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A Blueberry Bush With Brown Leaves

By Angela Ryczkowski
Brown leaves on a blueberry bush could be the result of stress or disease.

Brown leaves on blueberry bushes may be caused by a number of things. There are several common culprits, but possible reasons for brown leaves vary by geography and an extension agent or local expert should be consulted if more specific direction is needed.

Soil, Water and Light

Brown leaves on a blueberry bush might simply be the result of improper soil, watering or light conditions. Blueberries require well-draining, acidic soils with plenty of organic matter to thrive. The soil pH should be between 4 and 5.5. Plants should be mulched annually. Pine chips or needles are ideal for this because of their natural acidity. Plants require regular watering. Blueberry bushes generally require full sun to be successful, but in semi-tropical or tropical climates, blueberries perform better in light shade conditions.

Red Leaf Disease

With red leaf disease, terminal leaves on some bushes turn a reddish color mid-summer. The underside of the leaves may appear whitish and later the leaves will turn black and dry up. There is no control for this disease, so the infected bush should be removed and burned.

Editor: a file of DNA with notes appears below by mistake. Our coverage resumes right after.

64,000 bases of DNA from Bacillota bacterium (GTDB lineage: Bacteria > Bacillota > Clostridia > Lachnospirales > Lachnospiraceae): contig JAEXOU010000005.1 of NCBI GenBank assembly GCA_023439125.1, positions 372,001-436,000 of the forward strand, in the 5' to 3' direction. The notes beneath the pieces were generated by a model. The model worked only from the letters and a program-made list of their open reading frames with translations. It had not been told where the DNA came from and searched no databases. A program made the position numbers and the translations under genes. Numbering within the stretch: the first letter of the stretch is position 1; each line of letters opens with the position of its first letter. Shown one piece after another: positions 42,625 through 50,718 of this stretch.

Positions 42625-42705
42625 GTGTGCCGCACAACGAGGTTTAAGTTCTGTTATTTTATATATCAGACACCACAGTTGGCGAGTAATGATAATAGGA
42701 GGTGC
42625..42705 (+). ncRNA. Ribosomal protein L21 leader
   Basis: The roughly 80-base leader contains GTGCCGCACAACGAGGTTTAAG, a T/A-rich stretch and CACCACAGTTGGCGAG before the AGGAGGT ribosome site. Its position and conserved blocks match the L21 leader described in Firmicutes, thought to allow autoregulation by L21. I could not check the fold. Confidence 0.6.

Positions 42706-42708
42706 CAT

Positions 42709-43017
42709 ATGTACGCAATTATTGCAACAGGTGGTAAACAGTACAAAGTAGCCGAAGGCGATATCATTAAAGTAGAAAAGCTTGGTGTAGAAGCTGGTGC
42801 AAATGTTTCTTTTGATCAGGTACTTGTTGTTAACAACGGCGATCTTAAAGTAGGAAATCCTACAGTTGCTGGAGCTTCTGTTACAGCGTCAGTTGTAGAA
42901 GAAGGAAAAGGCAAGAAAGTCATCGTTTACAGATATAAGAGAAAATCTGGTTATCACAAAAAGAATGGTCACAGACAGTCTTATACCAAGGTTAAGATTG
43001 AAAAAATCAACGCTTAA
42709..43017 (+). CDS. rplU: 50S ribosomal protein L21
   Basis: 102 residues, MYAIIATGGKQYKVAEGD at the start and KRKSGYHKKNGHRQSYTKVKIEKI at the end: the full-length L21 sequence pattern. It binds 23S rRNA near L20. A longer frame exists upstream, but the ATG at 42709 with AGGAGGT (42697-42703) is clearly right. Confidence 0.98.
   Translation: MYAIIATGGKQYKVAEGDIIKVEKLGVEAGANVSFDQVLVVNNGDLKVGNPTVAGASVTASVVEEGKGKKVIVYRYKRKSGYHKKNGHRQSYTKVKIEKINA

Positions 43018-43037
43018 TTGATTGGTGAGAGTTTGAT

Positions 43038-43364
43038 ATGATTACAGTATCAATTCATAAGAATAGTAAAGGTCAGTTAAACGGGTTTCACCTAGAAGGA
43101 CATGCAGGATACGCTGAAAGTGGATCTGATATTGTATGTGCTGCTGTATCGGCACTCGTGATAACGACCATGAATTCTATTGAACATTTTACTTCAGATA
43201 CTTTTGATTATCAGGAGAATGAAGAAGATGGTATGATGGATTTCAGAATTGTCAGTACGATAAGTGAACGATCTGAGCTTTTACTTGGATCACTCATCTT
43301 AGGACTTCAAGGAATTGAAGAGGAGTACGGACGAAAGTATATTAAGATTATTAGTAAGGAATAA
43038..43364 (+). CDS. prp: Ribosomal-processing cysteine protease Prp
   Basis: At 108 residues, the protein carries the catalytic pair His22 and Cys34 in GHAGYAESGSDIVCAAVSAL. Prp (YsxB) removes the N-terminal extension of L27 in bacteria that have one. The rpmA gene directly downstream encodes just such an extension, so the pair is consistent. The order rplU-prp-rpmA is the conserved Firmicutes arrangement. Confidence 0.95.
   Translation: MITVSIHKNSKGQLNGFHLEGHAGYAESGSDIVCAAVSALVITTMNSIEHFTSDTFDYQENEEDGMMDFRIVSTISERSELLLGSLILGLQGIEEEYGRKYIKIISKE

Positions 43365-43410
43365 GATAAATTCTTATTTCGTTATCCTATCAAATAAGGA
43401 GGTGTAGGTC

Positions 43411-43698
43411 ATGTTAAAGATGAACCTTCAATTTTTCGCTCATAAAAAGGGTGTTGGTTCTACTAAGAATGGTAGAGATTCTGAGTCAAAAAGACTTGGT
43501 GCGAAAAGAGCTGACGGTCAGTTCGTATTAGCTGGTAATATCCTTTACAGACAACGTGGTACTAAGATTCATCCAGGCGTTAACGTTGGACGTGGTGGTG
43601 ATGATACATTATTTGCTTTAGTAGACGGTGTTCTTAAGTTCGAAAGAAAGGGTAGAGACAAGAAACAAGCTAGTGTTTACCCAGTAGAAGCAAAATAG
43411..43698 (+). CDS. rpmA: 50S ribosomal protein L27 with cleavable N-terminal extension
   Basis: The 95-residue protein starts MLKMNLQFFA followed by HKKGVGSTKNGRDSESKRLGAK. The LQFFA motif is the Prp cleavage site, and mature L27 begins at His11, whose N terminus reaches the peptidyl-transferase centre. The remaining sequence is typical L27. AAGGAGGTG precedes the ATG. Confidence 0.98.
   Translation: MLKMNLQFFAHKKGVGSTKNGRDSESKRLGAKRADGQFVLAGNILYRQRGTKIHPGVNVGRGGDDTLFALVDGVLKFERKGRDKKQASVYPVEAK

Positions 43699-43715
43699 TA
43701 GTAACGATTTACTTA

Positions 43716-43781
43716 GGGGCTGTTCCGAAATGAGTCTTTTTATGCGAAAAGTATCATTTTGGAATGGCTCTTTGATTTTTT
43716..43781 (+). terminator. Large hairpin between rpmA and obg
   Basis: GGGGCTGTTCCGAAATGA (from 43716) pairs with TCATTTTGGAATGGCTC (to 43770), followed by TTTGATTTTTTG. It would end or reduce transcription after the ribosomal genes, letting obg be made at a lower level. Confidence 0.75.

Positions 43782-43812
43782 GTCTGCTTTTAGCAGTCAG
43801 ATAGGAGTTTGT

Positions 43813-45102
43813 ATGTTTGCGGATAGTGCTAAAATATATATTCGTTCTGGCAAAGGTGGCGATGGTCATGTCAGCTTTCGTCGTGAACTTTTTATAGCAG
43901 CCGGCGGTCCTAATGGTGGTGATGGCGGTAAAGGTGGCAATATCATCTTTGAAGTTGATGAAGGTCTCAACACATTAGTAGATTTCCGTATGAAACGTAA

Shoestring Disease

The most persistent symptom of shoestring disease is narrow, reddish streaks on the young stems of the bush. Some leaves may be misshapen, twisted or strap-like. The disease is spread by the blueberry aphid, which can be controlled with manual removal or aphicides.

Stem Blight

The stem blight fungus causes a rapid wilt and browning or reddening of leaves or individual branches, then quickly spreads to the base of the plant. A plant will not drop its dead leaves, creating an easy-to-spot symptom. The blight is more likely to affect young or damaged bushes, so growers should avoid wounding plants. No fungicide is effective, so pruning or cultural methods are necessary to save an individual plant.

Mummyberry

Mummyberry is perhaps the most commonly known blueberry disease and is caused by a fungus. Blighted (brown and red) shoots are the first symptom of mummyberry. Spores form on the shoot and in turn infect the blossoms, causing shriveled, pink fruits to develop. Properly applied fungicides can be used to control mummyberry.

 

About the Author

 

Angela Ryczkowski is a professional writer who has served as a greenhouse manager and certified wildland firefighter. She holds a Bachelor of Arts in urban and regional studies.